Nevertheless, Green disputes any waiver of this issue. He argues that the court obviously knew that the motion for a change of venue was still pending since the court announced its ruling on the motion at the end of the trial. Green also asserts that he reminded the court of the outstanding motion when, just prior to commencement of voir dire, he introduced into evidence the newspaper articles and affidavits that he had previously attached to his memorandum in support of the motion.

We do not agree with Green’s position. The posture of the change of venue motion in this case is analogous to the situation presented in Hoke v. Commonwealth, 237 Va. 303, 377 S.E.2d 595 (1989). There, the defendant moved for a change of venue but requested that the motion be continued in order to determine whether a jury could be empanelled. Id. at 306, 377 S.E.2d at 597. The defendant agreed that he could renew the motion if, as a result of jury voir dire, there was a problem. Id. Because the defendant never renewed the motion, we refused to consider his contention on appeal that the trial court had abused its discretion by failing to grant a change of venue. Id.

Although Green did not agree to continue his change of venue motion as did the defendant in Hoke, Green, however, did not object to the circuit court’s decision to take the motion under advisement pending the outcome of voir dire. Consequently, it was incumbent upon Green to renew the motion before the jury was empanelled and sworn, or at least remind the court that it was still pending and that he wanted the court to rule on it. Cf. Lenz, 261 Va. at 462-63, 544 S.E.2d at 305-06 (pretrial motion waived when defendant failed to request a ruling from the trial court). Indeed, that was precisely the procedure followed by the defendant in Thomas v. Commonwealth, 263 Va. 216, 559 S.E.2d 652 (2002), a case in which this Court reversed a trial court’s refusal to grant a change of venue. Thomas filed a pre-trial motion for a change of venue, which the trial court took under advisement, but Thomas, unlike Green, renewed the motion following voir dire. Id. at 230, 559 S.E.2d at 659.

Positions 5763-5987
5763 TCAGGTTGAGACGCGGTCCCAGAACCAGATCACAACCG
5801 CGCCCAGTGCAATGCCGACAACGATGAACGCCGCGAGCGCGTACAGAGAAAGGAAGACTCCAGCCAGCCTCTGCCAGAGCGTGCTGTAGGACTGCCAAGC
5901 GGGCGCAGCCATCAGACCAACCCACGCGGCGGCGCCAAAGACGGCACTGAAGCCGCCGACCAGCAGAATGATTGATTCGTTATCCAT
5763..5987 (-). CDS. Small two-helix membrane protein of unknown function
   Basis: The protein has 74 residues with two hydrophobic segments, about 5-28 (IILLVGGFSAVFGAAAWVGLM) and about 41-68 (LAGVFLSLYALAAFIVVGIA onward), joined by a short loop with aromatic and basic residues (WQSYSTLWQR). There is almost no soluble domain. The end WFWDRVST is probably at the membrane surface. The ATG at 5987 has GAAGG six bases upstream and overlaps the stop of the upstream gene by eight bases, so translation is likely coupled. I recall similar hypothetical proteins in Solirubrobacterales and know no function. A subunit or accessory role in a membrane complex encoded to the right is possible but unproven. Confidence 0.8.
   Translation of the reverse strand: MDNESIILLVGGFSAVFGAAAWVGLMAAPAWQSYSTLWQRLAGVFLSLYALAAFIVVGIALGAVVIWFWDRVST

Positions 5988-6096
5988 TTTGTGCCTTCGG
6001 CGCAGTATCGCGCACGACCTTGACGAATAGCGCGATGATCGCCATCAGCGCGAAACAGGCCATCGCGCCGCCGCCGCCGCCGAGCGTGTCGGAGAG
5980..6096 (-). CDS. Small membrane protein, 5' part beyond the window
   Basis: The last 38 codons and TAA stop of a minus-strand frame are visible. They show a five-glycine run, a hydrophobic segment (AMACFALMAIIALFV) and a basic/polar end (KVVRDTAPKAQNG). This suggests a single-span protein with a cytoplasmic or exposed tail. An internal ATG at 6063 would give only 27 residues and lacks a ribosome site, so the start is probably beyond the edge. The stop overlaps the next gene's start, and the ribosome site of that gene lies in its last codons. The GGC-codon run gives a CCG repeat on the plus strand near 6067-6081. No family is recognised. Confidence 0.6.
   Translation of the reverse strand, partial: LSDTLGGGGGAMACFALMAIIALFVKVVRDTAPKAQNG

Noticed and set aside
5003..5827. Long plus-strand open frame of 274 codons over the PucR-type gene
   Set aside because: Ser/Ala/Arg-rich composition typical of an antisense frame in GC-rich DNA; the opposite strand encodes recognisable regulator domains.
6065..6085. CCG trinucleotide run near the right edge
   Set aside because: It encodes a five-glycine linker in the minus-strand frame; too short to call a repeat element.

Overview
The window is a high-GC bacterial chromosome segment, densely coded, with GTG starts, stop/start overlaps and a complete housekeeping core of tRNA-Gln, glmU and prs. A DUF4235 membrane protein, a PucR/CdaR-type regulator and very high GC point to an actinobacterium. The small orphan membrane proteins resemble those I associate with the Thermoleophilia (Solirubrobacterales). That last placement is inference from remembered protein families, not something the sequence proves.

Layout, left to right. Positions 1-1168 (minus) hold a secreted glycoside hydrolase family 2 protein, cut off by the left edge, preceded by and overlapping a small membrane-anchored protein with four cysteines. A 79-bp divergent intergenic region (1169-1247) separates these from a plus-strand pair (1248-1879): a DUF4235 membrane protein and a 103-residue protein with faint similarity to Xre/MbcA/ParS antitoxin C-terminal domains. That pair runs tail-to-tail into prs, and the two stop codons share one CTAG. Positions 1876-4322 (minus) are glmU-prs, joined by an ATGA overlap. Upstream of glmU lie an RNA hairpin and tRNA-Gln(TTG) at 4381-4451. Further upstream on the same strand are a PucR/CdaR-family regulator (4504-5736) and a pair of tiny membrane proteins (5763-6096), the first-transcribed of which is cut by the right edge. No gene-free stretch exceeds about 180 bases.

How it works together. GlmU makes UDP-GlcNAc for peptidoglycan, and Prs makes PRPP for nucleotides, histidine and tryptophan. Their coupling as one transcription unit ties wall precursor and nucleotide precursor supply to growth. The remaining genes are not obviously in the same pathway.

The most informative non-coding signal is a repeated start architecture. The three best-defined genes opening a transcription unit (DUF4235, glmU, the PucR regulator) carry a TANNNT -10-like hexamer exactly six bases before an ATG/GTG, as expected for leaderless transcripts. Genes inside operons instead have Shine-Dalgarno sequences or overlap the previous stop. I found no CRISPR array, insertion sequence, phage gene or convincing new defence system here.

Not only did Green fail to renew his motion for a change of venue once the court took it under advisement, he also implicitly consented to the seating of the jury in this case. Cf. Commonwealth v. Washington, 263 Va. 298, 304, 559 S.E.2d 636, 639 (2002) (holding defendant implicitly consented to trial court’s declaration of a mistrial); but cf. King v. Commonwealth, 264 Va. 576, 577-78, 570 S.E.2d 863, 863-64 (2002) (holding defendant did not expressly or implicitly waive objection raised in motion to strike the evidence when defendant later did not object to a jury instruction covering the same issue). After voir dire was completed but before the parties exercised their peremptory strikes, the court specifically asked whether the parties had any matters to bring before the court. Similarly, when the parties completed their peremptory strikes, the court asked, “[I]s that your jury?” Instead of reminding the court about his pending change of venue motion at that point, Green’s responses to the court’s questions actually indicated that he had no remaining issues to raise with regard to jury selection or any objections to empanelling that jury. In short, he gave the circuit court no reason to believe that he was still pursuing a change of venue. Cf. Breard v. Commonwealth, 248 Va. 68, 80, 445 S.E.2d 670, 677 (1994) (trial court reasonably could have assumed defendant acquiesced in seating a juror when defendant failed to renew motion to strike the juror after the court said it would rehear the motion upon completion of voir dire). Green’s responses were tantamount to a waiver of his prior motion. Thus, we will not address Green’s claim that the circuit court erred by refusing to grant his motion for a change of venue.[5] See Rule 5:25.


Green claims that the circuit court erred by denying his request to submit a questionnaire to prospective jurors. At a pre-trial hearing, Green advised the court that he intended to file a written motion on this matter along with a sample questionnaire. Our review of the record discloses that Green never filed either the motion or the sample questionnaire. Nor does the record contain any argument, oral or written, in support of such a motion. Instead, we find only the court’s order denying a motion for a jury questionnaire. Thus, Green is now barred from presenting argument for the first time on appeal with regard to this issue. Rule 5:25.